Blowing in the Wind
I have looked into wind turbines both as a high-end custom residential builder, and as a homeowner, and the practicality of it is laughable. These “free electricity” systems, whether they be solar or wind, all suffer from the same two problems: efficiency and greed.
The cost examples you gave in your article (Harvesting wind power, June 2009, pg. 30) closely match the information I have received from several different manufacturers, and they are pathetic. Why you even bothered to print the article after you got those numbers is a little confusing, since you aren’t a magazine that specializes in greening everything.
Think about it: $10,000 to save 20 percent on a home’s electric bill. OK, and just to make your argument better, I’ll give you that your magic bean/windmill will never wear out, break or need any service. Since the average residential electric bill is about $100/month, your 20 percent savings gives you $20 a month. Wow! You’ll only have to wait … 500 months to recover your initial investment.
But I forgot to include those great government tax credits for the purchase (eyes rolling), so the cost was only $7,000 which means you’ll recover your investment in only 350 months! Remember too that this is only the case if you never spend a dime on maintenance or replacement. I’ve been told to expect about 15 years maximum out of a wind turbine before a major maintenance or replacement issue arises.
The greed problem stems from the fact that all of these manufacturers raise their prices to account for the government subsidies, so the profit margin works out to be roughly the same as Coke or Pepsi. A 2,000 percent profit is fine when your final cost is $1 on a bottle of pop, but not when you’re spending $10,000.
Here are a few easier and cheaper ways to save money on your electric bill:
1) Get Gilligan to pedal one of those energy-producing bikes the professor built out of bamboo and coconuts;
2) Give me $10,000 and I’ll come by your place once a month for the next 15 years, smack you in the head with a Wiffle ball bat, and hand you $40;
3) Panhandle at the [train] station once a month. You only need $21 to turn a profit;
4) Buy season tickets for the Cubs, and four times a season sell one of them for double the cost. It’s not like you’d miss anything.
OK, just kidding, but I think you get the point. I realize you were just trying to present some alternatives in your article, but something that has a practical benefit, like passive solar water heating, is far more profitable than windmills or solar electric.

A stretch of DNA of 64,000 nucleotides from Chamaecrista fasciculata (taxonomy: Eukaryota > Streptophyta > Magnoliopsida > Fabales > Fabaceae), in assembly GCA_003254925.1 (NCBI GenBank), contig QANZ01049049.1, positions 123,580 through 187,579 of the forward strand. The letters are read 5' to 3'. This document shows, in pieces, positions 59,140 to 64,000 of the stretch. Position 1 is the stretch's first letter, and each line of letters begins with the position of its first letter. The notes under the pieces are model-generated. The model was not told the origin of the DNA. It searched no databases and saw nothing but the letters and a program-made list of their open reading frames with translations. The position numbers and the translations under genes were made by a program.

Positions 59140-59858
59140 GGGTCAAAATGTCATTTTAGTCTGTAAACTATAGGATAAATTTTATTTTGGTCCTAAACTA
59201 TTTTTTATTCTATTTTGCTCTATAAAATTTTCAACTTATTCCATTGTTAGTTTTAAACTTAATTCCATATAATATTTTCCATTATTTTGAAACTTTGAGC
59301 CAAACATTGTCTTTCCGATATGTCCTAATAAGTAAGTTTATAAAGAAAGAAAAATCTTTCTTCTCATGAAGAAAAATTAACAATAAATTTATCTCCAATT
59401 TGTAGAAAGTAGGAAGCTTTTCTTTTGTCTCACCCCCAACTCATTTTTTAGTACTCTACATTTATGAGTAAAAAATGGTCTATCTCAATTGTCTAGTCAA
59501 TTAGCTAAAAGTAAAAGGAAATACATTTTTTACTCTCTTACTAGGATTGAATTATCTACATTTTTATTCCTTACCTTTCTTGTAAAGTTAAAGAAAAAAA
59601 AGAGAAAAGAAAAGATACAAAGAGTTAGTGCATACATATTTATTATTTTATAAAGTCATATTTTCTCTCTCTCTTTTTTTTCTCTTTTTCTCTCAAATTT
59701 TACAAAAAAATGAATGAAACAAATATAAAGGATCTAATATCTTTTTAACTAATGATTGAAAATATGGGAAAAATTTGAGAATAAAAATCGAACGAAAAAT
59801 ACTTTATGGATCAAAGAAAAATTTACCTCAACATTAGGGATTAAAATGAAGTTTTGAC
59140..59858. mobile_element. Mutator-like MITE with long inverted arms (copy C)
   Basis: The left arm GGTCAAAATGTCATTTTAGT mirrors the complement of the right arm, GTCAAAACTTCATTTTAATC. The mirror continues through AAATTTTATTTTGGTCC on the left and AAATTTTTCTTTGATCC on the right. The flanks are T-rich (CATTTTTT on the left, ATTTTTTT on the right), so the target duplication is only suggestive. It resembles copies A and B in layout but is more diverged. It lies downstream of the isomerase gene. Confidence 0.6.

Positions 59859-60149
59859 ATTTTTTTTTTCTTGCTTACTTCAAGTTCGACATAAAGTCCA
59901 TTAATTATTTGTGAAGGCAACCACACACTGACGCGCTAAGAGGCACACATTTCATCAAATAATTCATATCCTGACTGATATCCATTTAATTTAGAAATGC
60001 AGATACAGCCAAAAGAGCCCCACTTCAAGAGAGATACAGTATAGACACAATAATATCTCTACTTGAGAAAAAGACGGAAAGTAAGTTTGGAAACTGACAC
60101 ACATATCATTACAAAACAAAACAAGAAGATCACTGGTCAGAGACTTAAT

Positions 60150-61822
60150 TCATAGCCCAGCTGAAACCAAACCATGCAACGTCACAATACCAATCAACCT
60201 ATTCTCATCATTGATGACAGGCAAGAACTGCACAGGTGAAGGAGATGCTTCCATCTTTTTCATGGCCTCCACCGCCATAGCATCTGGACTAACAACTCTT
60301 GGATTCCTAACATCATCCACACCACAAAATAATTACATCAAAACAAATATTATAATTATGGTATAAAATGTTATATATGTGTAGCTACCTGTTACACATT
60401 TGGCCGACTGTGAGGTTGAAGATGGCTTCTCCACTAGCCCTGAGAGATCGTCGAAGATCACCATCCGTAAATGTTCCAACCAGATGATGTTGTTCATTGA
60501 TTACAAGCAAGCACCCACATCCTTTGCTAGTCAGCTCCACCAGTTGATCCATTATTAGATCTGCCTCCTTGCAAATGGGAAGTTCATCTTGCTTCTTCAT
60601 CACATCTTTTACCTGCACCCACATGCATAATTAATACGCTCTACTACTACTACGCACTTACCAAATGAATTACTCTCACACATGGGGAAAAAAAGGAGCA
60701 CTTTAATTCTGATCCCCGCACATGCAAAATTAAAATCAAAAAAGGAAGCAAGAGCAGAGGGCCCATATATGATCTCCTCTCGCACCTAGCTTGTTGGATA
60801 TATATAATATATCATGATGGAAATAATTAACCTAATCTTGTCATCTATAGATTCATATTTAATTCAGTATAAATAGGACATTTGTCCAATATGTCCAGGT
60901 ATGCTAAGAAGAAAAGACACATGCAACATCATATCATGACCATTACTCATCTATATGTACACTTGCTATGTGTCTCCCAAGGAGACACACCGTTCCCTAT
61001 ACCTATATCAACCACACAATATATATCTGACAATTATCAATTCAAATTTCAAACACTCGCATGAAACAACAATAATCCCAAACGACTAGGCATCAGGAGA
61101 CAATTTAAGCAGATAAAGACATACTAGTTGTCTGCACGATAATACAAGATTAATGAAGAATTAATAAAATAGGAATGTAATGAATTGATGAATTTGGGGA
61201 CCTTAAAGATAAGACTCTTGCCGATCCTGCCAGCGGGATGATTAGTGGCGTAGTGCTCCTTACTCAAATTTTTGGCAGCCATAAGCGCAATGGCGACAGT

That’s the kind of practicality you should be pushing as a magazine for builders, not pie-in-the-sky save-the-Earth hope for homeowners. It might seem harmless, but every time someone who doesn’t know what I just pointed out reads one of these articles, it takes a lot of my time to explain the truth, and it doesn’t make me any money.
Camelot Home Builders
Regarding John Wagner’s article in the June 2009 issue [pg. 14] about NAHB’s green position, I have to take issue with several points he made. First, NAHB in no way welcomes regulation. They have taken a position opposing improved energy efficiency in the energy bill working its way through Congress.
Second, only 241 buildings have been certified under the National Green Building Standard, not more than 4,000 as stated in the article. There are more than 4,000 homes that have been scored online, but of those less than 400 have been scheduled for rough inspections. Unfortunately, this article misrepresents the position and efforts of NAHB. While there are many members of NAHB who are dedicated to high-performance homes, the management continues to take an obstructionist position against improvement in the industry. This reeks of the years the auto industry fought improved mileage standards, and look where that got them!
Other Side of the Story
First, I don’t miss your point [Precious customers, June 2009, pg. 4]. Clients (a term we prefer to customers) deserve the red carpet treatment, always. But humor me with a response in support of the lowly store clerk. You arrived five minutes before closing time:
- Security is always an issue at closing time. Would-be robbers tend to sneak in at closing, the doors get locked and no one is the wiser. You are correct, management is serious about closing and opening times.
- If invited to a dinner party from 4-7 p.m. and you arrive at 6:55, would you still expect a full spread?
- Was your watch 5 minutes slow?
- People who arrive 5 minutes before closing tend to be lookie-loos and have no intention of making a purchase. You sounded to me like a likely lookie-loo who might have thought nothing of staying until 6:30 or longer if it suited you.
Maybe that’s a stretch, but you’d be shocked how many sightseers visit stores.
But your point isn’t missed. Knowing that the competition closes at the same time, we’d always staff to stay open an extra 30 minutes. The red-carpet treatment is expected and deserved of all our clients (old and new).
Tom D. Barna
Director, Marketing & Sales
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